27 February 2014

Mozambique: Final Renamo Electoral Law Amendments Passed

Maputo — The Mozambican parliament, the Assembly of the Republic, on Thursday passed unanimously the second and final reading of bills from the former rebel movement Renamo, altering procedures for general, provincial and municipal elections.

Perhaps the most important change, given the experience of police behaviour in previous elections, is a guarantee of near total immunity for polling station monitors representing the political parties and the candidates.

After a couple of redrafts, the Assembly's Commission on Public Administration, which prepared the final version of the bills, hit on the simple formulation that “monitors of the candidates cannot be detained while the polling station is functioning”.

An article elsewhere in the bill states that, if a monitor has committed a crime which is punishable by a prison term, he can be arrested, but only after all the voting materials have been delivered from the polling stations to the district or city elections commission.

This should end the arbitrary arrests of opposition polling station monitors which the Mozambique Democratic Movement (MDM) complained of during the 20 November municipal elections. Such detentions made it impossible for the monitors to do their job of observing the count.

The MDM's bitter experience in November led it to demand that the three parliamentary parties (the ruling Frelimo Party, Renamo and itself) should be allowed to appoint members of the polling station staff - one per party in each polling station. At the last moment, this MDM amendment was incorporated into the bill.

The bill also stipulates that, at least 45 days before the elections, the National Elections Commission (CNE) must give each competing party an electronic copy of the voters' roll.

The chairperson of the Public Administration Commission, Alfredo Gamito, pointed out that the Frelimo parliamentary group had offered this to Renamo in 2012. Renamo had refused, saying that it would only accept hard copies of the voters' roll.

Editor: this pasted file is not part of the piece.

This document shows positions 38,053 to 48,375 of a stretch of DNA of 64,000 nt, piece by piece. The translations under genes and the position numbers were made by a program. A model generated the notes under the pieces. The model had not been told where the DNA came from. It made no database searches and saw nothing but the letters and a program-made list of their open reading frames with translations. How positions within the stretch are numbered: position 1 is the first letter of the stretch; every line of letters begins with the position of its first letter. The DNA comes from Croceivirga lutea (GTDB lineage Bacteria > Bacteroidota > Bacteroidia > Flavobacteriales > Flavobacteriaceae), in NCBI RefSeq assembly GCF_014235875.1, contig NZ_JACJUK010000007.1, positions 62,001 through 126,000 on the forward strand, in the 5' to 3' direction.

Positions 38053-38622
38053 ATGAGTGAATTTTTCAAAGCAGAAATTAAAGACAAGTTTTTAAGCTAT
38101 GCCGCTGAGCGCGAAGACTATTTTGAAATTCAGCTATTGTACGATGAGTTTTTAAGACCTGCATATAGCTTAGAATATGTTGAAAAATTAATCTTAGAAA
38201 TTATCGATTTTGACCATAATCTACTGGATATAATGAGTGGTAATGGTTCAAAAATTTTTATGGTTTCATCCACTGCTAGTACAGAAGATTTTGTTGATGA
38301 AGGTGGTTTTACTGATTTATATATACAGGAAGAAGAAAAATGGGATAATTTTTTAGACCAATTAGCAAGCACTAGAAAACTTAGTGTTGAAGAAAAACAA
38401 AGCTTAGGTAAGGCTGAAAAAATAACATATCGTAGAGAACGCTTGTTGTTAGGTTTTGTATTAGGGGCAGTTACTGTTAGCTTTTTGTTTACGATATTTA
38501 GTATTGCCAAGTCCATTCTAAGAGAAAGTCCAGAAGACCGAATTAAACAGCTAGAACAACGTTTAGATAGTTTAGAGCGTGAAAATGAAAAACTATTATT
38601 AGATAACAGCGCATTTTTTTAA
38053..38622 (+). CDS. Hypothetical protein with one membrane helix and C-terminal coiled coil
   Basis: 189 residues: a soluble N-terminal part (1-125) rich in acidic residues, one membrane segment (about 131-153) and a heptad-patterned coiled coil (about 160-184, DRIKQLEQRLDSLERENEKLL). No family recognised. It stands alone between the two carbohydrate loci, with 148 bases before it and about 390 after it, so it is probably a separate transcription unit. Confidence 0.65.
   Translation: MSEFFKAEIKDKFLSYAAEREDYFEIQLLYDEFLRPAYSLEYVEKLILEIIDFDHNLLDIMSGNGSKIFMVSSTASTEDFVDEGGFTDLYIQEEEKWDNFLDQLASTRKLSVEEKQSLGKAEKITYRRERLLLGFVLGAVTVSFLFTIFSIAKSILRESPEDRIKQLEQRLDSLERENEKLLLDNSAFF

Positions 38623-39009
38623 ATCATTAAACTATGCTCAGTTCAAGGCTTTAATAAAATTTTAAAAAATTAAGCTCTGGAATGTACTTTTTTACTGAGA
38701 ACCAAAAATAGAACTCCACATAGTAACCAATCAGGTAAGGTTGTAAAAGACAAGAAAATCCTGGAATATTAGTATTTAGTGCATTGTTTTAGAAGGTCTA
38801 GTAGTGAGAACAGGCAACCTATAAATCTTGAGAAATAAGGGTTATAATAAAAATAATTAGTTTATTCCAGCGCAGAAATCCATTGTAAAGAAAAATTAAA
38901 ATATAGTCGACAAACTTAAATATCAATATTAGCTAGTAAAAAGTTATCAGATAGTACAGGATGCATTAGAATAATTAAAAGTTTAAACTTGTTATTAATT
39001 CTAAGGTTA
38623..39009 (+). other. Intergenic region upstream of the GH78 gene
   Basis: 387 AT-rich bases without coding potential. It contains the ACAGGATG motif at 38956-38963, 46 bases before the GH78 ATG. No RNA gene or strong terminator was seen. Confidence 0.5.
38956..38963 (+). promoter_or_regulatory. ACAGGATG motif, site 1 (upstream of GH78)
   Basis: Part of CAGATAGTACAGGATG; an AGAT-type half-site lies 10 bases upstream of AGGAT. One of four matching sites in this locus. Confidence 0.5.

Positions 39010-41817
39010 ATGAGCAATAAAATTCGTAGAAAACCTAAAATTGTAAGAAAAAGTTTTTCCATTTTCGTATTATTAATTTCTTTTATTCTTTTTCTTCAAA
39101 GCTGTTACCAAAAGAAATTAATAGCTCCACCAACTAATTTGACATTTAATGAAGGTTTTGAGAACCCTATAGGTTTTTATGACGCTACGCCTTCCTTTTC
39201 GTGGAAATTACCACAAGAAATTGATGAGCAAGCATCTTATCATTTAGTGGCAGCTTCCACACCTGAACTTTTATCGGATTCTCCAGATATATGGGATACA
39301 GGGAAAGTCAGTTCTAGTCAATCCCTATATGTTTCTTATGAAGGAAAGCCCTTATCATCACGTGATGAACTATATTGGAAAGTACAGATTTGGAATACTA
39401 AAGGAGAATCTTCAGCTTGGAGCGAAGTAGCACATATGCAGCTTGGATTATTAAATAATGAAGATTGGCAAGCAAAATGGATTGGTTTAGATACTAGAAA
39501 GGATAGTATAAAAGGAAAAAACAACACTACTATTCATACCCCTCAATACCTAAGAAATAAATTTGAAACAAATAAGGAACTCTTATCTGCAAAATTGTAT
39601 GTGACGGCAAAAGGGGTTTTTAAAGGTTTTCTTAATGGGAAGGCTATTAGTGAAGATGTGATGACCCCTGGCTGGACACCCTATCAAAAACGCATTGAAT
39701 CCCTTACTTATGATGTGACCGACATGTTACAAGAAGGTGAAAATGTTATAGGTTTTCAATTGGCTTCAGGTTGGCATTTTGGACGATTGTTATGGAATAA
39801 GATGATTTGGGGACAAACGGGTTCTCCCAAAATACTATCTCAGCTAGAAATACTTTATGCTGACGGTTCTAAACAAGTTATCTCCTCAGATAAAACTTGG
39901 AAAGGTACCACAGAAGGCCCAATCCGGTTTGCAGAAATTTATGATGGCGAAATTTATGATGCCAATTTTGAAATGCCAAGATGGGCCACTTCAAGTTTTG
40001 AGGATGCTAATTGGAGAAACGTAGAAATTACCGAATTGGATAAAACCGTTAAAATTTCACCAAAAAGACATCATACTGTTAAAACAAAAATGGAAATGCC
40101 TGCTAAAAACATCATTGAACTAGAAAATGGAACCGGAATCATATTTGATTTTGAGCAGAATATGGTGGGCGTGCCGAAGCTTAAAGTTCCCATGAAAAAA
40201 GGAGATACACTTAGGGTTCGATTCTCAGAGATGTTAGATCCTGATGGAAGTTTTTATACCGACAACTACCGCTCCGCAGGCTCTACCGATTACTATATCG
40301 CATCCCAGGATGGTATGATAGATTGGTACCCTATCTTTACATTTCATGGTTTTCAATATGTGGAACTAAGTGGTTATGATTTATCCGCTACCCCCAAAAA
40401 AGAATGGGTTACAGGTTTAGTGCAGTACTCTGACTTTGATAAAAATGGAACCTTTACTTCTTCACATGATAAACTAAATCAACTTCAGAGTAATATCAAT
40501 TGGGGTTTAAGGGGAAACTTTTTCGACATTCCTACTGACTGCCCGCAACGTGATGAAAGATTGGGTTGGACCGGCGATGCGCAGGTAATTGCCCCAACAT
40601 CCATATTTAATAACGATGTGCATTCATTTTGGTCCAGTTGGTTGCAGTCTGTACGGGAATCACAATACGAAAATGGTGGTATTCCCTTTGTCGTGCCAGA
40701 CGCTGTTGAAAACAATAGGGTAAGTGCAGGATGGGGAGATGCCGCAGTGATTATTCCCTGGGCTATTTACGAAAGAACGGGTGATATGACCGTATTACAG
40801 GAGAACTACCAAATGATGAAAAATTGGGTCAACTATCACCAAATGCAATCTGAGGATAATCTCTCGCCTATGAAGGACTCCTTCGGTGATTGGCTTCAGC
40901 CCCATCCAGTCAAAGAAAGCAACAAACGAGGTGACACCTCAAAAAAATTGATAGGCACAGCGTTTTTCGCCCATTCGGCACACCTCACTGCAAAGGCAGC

“Now this amendment appears as if it's a Renamo proposal”, mused Gamito.

The bill also includes a provision that would allow recounts. There have never been recounts in previous elections. In the event of irregularities at any polling station, the CNE, the Constitutional Council (Mozambique's highest body in matters of constitutional and electoral law), or any candidate may demand a recount.

The votes will then be recounted by the District or City Elections Commission, in the presence of the candidates' election agents.

As for election disputes, these will be handled, not, as is currently the case, by the CNE, but by the district courts. Appeals against any irregularity in a polling station count would go to a district court within 48 hours, and within the next 48 hours the court must give its reply. If the party concerned is not satisfied, it can appeal to the Constitutional Council within three days.

The bill demands that the courts, from the start of voter registration (which began on 15 February) through to the final declaration of the results, must treat election disputes with urgency, giving them priority over all other matters.

On the ballot papers, Renamo had insisted that there should be no more ballot papers than the number of voters at each station. Gamito's Commission added an extra 10 per cent, to deal with cases where voters accidentally spoil their ballot papers and request new ones.

Gamito said Frelimo, Renamo and the MDM all agreed that 10 per cent was too much - but claimed the Assembly's hands were tied because 10 per cent was the figure mentioned in the minutes from the dialogue between Renamo and the government.

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